Eric Wemple, the Washington Post's media critic, offers a splendid collection of articles in a timely genre: pundits sanctimoniously lecturing readers that the Supreme Court wouldn't overturn Roe.
The very serious thinkers on show include Lisa Blatt, a self described "Liberal Feminist" who supported Roe-deleting justice Brett Kavanaugh, and Kathleen Parker, who smugly told liberals to "Calm down. Roe v. Wade isn't going anywhere" and that "only Clarence Thomas would likely vote to overturn Roe v. Wade." This clueless moron—who now insists the only reason Kavanaugh voted against Roe is because he was offended by anti-abortion protestors—is pantsed mercilessly by Wemple in her own newspaper:
The misfiring pieces are grounded in naivete regarding Republican politics. Then-Sen. Majority Leader Mitch McConnell (R-Ky.) didn't steal a Supreme Court appointment from Obama — and, later, jam Trump's third appointee onto the bench — just to tweak the idling speed of American jurisprudence. The plan all along has been to overhaul it — fair play be damned. …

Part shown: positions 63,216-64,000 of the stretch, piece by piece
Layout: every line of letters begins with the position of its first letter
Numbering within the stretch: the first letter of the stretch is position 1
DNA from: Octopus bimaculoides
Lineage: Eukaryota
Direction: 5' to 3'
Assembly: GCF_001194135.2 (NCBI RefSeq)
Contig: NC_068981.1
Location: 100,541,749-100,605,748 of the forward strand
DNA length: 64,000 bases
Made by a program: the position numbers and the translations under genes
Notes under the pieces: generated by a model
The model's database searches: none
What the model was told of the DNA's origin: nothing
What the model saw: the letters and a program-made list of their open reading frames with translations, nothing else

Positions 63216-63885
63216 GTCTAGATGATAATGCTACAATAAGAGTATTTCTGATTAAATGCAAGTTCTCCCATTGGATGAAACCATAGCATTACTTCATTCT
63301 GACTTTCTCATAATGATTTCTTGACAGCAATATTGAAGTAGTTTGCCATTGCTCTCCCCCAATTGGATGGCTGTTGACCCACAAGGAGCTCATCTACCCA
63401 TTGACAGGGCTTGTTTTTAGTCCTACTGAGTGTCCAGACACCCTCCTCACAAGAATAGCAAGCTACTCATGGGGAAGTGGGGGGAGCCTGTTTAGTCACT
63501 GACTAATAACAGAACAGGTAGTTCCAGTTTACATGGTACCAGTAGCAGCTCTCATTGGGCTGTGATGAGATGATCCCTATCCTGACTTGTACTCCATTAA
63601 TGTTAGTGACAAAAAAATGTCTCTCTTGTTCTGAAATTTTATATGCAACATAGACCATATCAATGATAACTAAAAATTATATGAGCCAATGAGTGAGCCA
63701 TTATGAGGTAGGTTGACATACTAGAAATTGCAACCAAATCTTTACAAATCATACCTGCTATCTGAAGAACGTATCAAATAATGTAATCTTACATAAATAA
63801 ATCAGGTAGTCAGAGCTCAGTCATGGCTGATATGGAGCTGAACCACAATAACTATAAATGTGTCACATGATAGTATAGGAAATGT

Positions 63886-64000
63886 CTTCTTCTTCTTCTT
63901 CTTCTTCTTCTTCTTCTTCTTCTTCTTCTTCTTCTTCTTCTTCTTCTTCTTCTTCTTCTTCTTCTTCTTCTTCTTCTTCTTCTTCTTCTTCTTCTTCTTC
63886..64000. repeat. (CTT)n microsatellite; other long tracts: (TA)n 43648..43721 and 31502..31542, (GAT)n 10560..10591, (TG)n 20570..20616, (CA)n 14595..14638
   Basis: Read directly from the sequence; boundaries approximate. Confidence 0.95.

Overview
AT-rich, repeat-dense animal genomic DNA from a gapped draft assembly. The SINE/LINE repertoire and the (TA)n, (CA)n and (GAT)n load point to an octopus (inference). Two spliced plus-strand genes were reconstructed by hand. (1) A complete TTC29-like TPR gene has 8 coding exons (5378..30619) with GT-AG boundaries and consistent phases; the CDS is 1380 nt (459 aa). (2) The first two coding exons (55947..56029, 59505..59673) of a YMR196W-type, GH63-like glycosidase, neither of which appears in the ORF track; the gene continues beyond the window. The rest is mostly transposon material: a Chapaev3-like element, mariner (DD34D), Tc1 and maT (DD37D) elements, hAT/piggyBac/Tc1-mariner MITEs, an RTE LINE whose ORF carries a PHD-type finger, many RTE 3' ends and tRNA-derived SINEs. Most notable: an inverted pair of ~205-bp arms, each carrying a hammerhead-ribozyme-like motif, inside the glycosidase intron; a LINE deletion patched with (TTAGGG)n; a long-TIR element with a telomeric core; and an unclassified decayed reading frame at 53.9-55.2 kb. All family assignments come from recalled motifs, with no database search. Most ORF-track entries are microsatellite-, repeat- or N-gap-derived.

In fairness, conservatives often pose themselves as liberals and feminists and moderates and whatnot. It's a starchy form of thinktank culture jamming that journalism's editorial caste thinks is marvelously clever.
Wemple also points out a general problem with logrolling in the press—free self-promotional content from "experts" of no real distinction—and calls for an and to it.
All the same, here's a stark picture of how naive and arrogant the vaguely centrist mainstream of American punditry is—and how completely impossible it is to dislodge, no matter how blatantly, contemptuously wrong it is about everything.